● cortical atrophy usually causes contralateral hemiparesis, hemiatrophy, and homonymous hemianopia (with occipital lobe involvement)

b) ipsilateral port-wine facial nevus (nevus flammeus) usually in distribution of 1st division of trigeminal nerve (rarely bilateral) other findings that may be present:

a) ipsilateral exophthalmos and/or glaucoma, coloboma of the iris

b) oculomeningeal capillary hemangioma

c) convulsive seizures: contralateral to the facial nevus and cortical atrophy. Present in most patients starting in infancy

d) retinal angiomas

Diagnosis

Sometimes associated with neurocutaneous melanosis.

Radiological findings will show tram track calcifications on CT, bilaterally.

Higher estimated myelin was observed on the ipsilateral side in some patients aged ≤ 2 years and lower myelin on the ipsilateral side in all older patients. Synthetic qMRI might be useful for showing myelin-related abnormalities in SWS 1).

Treatment

Treatment is supportive. Anticonvulsants are used for seizures. Lobectomy or hemispherectomy may be needed for refractory seizures. XRT: complications are common and benefits are lacking. Laser surgery for the cutaneous nevus is disappointing; better results obtain from masking the nevus with a skin colored tattoo.

Case series

Fourteen children with unilateral SWS were categorized according to age, i.e., ≤ 2 years (group A, n = 5, mean age 1.1 years, 3 males) and > 2 years (group B, n = 9, mean age 3.9 years, 4 males). All children underwent two-dimensional synthetic qMRI. The myelin volume in the cerebral hemisphere and white matter (WM) myelin volume fraction (MVF), proton density (PD), R1 and R2 relaxation rates ipsilateral to the leptomeningeal enhancement, and/or a port-wine birthmark were compared with the corresponding values in the contralateral hemisphere.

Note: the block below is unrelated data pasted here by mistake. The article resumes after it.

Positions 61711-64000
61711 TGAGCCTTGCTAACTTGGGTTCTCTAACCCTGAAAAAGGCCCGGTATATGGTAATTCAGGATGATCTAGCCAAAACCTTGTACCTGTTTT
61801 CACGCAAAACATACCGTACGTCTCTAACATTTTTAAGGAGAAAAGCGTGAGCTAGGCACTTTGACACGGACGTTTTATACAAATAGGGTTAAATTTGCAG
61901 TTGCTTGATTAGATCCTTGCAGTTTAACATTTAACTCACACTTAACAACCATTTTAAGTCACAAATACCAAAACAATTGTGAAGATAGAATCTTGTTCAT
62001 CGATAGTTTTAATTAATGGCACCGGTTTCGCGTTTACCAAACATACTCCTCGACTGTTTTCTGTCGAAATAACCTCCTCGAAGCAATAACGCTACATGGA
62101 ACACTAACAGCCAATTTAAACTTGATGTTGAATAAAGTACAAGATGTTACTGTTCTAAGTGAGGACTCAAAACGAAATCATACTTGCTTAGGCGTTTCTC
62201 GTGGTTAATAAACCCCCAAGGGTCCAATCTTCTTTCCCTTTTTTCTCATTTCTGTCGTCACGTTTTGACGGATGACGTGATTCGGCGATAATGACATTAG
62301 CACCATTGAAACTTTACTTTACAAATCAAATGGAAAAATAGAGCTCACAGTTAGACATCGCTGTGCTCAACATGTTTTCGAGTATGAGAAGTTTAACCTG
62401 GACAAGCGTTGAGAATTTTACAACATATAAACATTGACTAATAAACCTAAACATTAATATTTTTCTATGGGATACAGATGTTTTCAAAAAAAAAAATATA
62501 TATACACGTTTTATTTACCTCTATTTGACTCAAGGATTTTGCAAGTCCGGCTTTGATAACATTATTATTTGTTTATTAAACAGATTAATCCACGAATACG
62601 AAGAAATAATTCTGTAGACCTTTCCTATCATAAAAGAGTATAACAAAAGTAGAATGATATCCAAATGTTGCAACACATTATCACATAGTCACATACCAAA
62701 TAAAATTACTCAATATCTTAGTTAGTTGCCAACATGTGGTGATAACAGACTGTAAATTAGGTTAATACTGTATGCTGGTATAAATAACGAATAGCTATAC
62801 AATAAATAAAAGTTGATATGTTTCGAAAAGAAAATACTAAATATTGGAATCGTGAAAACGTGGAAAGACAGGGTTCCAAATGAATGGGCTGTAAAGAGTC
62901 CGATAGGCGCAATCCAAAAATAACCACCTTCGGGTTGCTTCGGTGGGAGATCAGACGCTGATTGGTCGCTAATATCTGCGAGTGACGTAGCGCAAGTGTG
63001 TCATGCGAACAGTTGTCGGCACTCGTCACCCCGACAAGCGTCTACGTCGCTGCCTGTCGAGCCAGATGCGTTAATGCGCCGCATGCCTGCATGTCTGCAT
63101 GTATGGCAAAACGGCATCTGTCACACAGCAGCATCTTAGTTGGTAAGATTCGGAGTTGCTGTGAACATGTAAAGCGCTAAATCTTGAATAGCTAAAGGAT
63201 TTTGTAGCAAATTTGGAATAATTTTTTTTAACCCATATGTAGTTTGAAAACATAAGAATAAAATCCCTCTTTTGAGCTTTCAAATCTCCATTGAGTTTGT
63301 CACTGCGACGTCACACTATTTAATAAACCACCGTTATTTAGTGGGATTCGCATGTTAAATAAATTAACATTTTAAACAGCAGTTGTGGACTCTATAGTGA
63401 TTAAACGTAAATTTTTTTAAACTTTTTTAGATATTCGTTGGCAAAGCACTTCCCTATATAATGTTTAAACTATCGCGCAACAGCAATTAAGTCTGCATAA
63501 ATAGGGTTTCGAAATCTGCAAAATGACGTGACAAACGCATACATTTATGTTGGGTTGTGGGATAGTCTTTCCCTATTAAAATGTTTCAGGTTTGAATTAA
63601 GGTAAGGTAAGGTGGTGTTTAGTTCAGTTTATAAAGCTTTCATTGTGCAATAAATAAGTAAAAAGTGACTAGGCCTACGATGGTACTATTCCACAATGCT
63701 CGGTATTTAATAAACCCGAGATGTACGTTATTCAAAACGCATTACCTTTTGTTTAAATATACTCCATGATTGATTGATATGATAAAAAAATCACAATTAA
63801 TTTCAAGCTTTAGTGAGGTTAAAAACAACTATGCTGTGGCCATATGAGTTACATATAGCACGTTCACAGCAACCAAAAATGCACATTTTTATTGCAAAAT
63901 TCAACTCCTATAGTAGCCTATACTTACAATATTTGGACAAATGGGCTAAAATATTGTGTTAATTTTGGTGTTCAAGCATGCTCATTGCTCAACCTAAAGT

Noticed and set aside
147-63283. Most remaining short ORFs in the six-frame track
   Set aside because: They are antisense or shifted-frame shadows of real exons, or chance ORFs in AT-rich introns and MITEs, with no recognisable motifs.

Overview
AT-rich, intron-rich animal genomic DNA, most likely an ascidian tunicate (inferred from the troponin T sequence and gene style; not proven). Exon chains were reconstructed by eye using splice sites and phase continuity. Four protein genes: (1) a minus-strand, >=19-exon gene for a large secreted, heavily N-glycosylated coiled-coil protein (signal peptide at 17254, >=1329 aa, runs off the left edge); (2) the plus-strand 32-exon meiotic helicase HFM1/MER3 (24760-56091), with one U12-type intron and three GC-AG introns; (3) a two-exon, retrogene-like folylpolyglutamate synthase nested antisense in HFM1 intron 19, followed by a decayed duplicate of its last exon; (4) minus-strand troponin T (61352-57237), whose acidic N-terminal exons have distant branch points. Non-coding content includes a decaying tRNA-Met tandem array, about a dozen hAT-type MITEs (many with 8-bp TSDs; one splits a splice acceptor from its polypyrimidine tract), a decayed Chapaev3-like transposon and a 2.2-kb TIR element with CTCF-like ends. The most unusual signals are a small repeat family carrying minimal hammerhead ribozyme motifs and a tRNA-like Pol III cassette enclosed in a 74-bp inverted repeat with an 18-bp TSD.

In group A, 3 patients had a higher myelin volume in the ipsilateral hemisphere and a higher MVF, R1, and R2 and lower PD in the ipsilateral WM than on the contralateral side; the findings were the opposite in the remaining two patients. All patients in group B had a significantly lower myelin volume in the ipsilateral hemisphere (P < 0.05) and a lower MVF and R1 and higher PD in the ipsilateral WM than on the contralateral side (P < 0.0125).

Higher estimated myelin was observed on the ipsilateral side in some patients aged ≤ 2 years and lower myelin on the ipsilateral side in all older patients. Synthetic qMRI might be useful for showing myelin-related abnormalities in SWS 2).

Case reports

A 2-year-old boy with Sturge-Weber syndrome who had in addition an intracranial lipoma, a temporal arachnoid cyst and a porencephalic cyst. This combination of intracranial lesions with Sturge-Weber syndrome has not been previously reported 3).

References

1) , 2)
Andica C, Hagiwara A, Hori M, Haruyama T, Fujita S, Maekawa T, Kamagata K, Yoshida MT, Suzuki M, Sugano H, Arai H, Aoki S. Aberrant myelination in patients with Sturge-Weber syndrome analyzed using synthetic quantitative magnetic resonance imaging. Neuroradiology. 2019 Jul 6. doi: 10.1007/s00234-019-02250-9. [Epub ahead of print] PubMed PMID: 31280361.
3)
Ergün R, Okten AI, Gezercan Y, Gezici AR. Sturge-Weber syndrome accompanied with multiple congenital intracranial lesions. Acta Neurochir (Wien). 2007 Aug;149(8):829-30; discussion 830. Epub 2007 Aug 1. PubMed PMID: 17660941.
sturge-weber_syndrome.txt · Last modified: 2019/12/05 01:00 by administrador